I would add to that low savings levels and inflation as we come out of recession.

    It is clear that interest rates need to gradually rise back up to long term levels.

    • StevenL
      Posted June 29, 2010 at 3:01 am | Permalink

      You mean the drug of high house prices and serviceable debt on the back of them surely?

  16. James
    Posted June 28, 2010 at 3:36 pm | Permalink

    Please can we do away with the unfair subsidy by English taxpayers of the Scots under the Barnett formula?
    The Government has again confirmed its intention to retain free bus passes for pensioners. This is really unfair to us rural pensioners miles away from (poor) bus services and the shops. It is also unfair to Council Tax payers in the South West who subsidise holidaymakers' travel.

  17. Stuart Fairney
    Posted June 28, 2010 at 5:10 pm | Permalink

    Call me a drooling libertarian if you want to, but it seems to me that if you know there will be an all mighty hue and cry about cuts regardless of reality, you may as well actually make cuts and be tories not social democrats.

    Farage was sadly right. We have (admittedly better) different management as opposed to real change.

    • waramess
      Posted June 29, 2010 at 9:07 am | Permalink

      ..and they are managing a decline.

  18. Andrew Johnson
    Posted June 28, 2010 at 7:30 pm | Permalink

    Dear John, another thought provoking blog. Here's what I would like to see the coalition do urgently:-
    1) Introduce one accounting period for all government and local government departments. Everyone, everywhere would know where they were, especially the Government.
    2) Abolish the current practice of reducing a department's budget if it does not spend it in the accounting period. (Just ask anyone who supplies Government or LEA about the frenzy of ordering before "end of the year") In the private sector bonuses are often awarded if spend is kept below budget. Huge sums are involved here. I cannot over emphasise how much is being wasted nationally.
    3) Introduce budget allocation by need not spend. This of course requires management who know what the purpose of their department is. The coalition needs to make sure this happens.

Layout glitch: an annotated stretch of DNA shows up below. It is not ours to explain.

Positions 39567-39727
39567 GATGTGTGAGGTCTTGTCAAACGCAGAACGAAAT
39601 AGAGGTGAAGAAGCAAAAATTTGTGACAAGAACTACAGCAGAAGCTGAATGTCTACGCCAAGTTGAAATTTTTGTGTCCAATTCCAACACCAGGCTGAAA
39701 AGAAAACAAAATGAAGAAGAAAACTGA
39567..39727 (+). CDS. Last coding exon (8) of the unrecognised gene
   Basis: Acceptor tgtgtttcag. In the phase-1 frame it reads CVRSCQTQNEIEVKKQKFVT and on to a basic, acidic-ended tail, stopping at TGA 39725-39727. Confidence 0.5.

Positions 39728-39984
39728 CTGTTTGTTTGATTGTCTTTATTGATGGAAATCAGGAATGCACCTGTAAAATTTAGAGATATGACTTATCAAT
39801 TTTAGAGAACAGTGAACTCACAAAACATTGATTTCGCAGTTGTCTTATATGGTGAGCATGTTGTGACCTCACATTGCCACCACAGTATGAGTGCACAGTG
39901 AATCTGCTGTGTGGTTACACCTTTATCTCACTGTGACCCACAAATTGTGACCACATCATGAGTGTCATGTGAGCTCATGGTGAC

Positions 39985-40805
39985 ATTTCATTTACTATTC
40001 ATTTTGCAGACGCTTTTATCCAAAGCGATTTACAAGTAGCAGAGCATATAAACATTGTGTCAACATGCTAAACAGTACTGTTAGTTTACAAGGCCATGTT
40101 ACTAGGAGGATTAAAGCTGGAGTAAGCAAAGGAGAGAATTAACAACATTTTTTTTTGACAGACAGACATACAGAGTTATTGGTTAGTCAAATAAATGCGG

4) Staff levels to be set according to the numbers needed to fulfil the department's purpose. So no 10% cuts across the board. Some departments might need 100% more and others reduce by much more than 10%.

  19. billyb
    Posted June 28, 2010 at 8:31 pm | Permalink

    Well if you can publicly show a truly significant amount of "spin doctors, bureaucracy, silly jobs, regional government and the rest" then its job done – the public will surely agree with you. Everyone suspects this waste exists, but no-one knows the real size of it.
    Publish!

  20. Glyn H
    Posted June 28, 2010 at 11:01 pm | Permalink

    My partner spent 28 years in the public sector and was the only non Oxbridge graduate in the management of her quango. I have spent all my life in the private sector. Most of her collegues were on £100k pa plus and were wildly incapable of earning 1/3 of that in my world. A bonfire of these RDA/regional government/NHS trust target setters and miriade others is required NOW. If it is not done in these early days of the new Government all will be lost. Mrs T failed to sort out the tax and benefits mess in 1987 and Mr Brown got in his huge socialist Tax Credits system as a result. It must be done now.